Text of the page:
A French Lesson
A French Lesson
No-one was particularly excited about the presidential elections in France. The differences between the leading candidates were so minuscule that the victory of one or the other could have significance only for the candidate himself and for people who were hoping to be appointed to the administration. Then when France finally went to the polls, the entire European public shuddered on discovering that second place had not been won by the Socialist Lionel Jospin, who had been planned for this role, but by the leader of the ultra-right, Jean-Marie Le Pen.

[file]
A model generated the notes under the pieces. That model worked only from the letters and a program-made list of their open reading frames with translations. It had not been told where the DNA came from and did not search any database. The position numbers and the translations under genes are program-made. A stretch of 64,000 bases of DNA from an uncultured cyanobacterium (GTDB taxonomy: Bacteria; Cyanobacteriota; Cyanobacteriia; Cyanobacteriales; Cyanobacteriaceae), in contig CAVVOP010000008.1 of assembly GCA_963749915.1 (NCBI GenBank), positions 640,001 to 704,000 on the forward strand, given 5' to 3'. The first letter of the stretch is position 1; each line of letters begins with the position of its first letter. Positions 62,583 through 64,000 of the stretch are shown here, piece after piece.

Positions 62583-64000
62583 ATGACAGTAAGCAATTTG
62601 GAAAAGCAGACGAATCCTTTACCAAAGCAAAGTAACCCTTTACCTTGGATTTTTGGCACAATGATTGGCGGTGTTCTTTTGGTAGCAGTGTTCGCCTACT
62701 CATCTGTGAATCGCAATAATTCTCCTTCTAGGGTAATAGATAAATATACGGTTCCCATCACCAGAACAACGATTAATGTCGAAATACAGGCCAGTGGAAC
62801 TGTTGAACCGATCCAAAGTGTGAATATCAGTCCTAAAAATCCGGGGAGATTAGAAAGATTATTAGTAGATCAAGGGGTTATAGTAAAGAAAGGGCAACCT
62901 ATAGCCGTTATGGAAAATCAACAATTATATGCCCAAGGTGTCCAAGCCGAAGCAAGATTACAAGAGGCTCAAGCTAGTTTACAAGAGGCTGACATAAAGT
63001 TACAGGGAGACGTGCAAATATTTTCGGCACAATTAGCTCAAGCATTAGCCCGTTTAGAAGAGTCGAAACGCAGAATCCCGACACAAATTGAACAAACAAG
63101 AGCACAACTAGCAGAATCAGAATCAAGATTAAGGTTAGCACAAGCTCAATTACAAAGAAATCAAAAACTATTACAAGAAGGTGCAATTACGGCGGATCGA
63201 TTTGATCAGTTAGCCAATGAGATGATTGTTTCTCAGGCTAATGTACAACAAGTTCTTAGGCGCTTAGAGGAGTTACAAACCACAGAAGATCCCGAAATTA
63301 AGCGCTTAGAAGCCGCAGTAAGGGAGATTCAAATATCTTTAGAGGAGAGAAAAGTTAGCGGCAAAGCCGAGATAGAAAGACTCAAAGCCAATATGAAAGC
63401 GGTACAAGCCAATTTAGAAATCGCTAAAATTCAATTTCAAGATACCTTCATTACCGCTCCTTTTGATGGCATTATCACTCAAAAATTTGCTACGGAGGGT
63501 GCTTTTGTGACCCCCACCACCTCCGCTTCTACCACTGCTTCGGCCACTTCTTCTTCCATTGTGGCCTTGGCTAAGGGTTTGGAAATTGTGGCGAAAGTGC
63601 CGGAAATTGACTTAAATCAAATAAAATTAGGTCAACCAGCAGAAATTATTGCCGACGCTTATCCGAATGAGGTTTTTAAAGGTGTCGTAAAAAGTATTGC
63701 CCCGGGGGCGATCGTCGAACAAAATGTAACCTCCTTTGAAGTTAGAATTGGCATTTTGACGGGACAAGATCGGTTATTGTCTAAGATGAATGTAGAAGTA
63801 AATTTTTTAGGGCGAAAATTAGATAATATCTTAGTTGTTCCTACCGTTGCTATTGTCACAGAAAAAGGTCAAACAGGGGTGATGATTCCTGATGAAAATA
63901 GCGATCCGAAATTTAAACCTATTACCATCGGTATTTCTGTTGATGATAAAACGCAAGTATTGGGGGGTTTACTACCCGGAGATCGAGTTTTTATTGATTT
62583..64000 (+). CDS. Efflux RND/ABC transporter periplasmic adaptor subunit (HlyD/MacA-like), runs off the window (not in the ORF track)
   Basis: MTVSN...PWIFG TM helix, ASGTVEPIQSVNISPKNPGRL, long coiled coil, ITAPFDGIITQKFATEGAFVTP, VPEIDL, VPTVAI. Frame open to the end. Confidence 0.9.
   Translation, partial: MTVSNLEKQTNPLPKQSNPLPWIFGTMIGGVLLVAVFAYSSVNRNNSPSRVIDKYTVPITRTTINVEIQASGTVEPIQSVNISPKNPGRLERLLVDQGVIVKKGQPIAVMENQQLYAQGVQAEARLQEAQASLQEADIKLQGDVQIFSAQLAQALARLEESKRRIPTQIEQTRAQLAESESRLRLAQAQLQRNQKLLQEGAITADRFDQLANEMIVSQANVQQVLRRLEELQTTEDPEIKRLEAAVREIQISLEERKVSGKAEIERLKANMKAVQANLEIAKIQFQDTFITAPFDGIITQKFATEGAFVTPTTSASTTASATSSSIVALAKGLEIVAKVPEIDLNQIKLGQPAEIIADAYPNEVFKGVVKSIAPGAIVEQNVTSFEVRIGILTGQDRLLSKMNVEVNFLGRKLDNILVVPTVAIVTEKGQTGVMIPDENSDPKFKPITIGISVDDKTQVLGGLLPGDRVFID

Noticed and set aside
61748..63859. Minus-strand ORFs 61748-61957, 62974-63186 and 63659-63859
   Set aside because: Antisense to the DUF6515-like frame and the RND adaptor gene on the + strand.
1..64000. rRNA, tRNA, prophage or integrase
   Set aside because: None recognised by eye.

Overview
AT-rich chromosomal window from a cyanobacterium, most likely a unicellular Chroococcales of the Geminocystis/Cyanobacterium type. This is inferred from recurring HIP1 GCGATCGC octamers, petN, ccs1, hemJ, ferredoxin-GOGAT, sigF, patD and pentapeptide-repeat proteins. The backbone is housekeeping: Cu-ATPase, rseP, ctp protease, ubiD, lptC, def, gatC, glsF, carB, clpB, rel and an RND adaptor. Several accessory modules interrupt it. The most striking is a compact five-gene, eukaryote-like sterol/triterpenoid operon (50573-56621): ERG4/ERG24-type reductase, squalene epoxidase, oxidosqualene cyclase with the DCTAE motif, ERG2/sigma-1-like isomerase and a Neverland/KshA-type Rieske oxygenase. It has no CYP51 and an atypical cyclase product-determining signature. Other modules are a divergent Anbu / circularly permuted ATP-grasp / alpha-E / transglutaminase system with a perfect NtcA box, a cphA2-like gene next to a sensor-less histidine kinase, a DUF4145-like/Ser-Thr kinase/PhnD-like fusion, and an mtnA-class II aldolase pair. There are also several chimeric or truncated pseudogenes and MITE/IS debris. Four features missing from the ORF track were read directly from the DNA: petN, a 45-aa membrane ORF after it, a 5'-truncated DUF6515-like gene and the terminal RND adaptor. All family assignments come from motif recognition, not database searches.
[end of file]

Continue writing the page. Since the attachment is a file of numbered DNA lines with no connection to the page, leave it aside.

Against this background, the gloating comments of Russian politicians and journalists were especially notable. After a few ritual remarks to the effect that racism and fascism are of course bad, they joined in declaring that the whole problem was that the French had been too tolerant of "blacks". Western Europe had indulged its idiotic ideas of cultural pluralism and human rights, the wise political commentators explained to us, but French voters were no longer putting up with these outrages. By way of conclusion, the commentators explained to us that the extremist Le Pen could not of course be allowed to win power, but that his program was correct and needed to be implemented. Then when thousands of anti-fascist demonstrators took to the streets of France, the Russian press became even more indignant. The protesters were described as extremists, loafers, and instigators of disorder.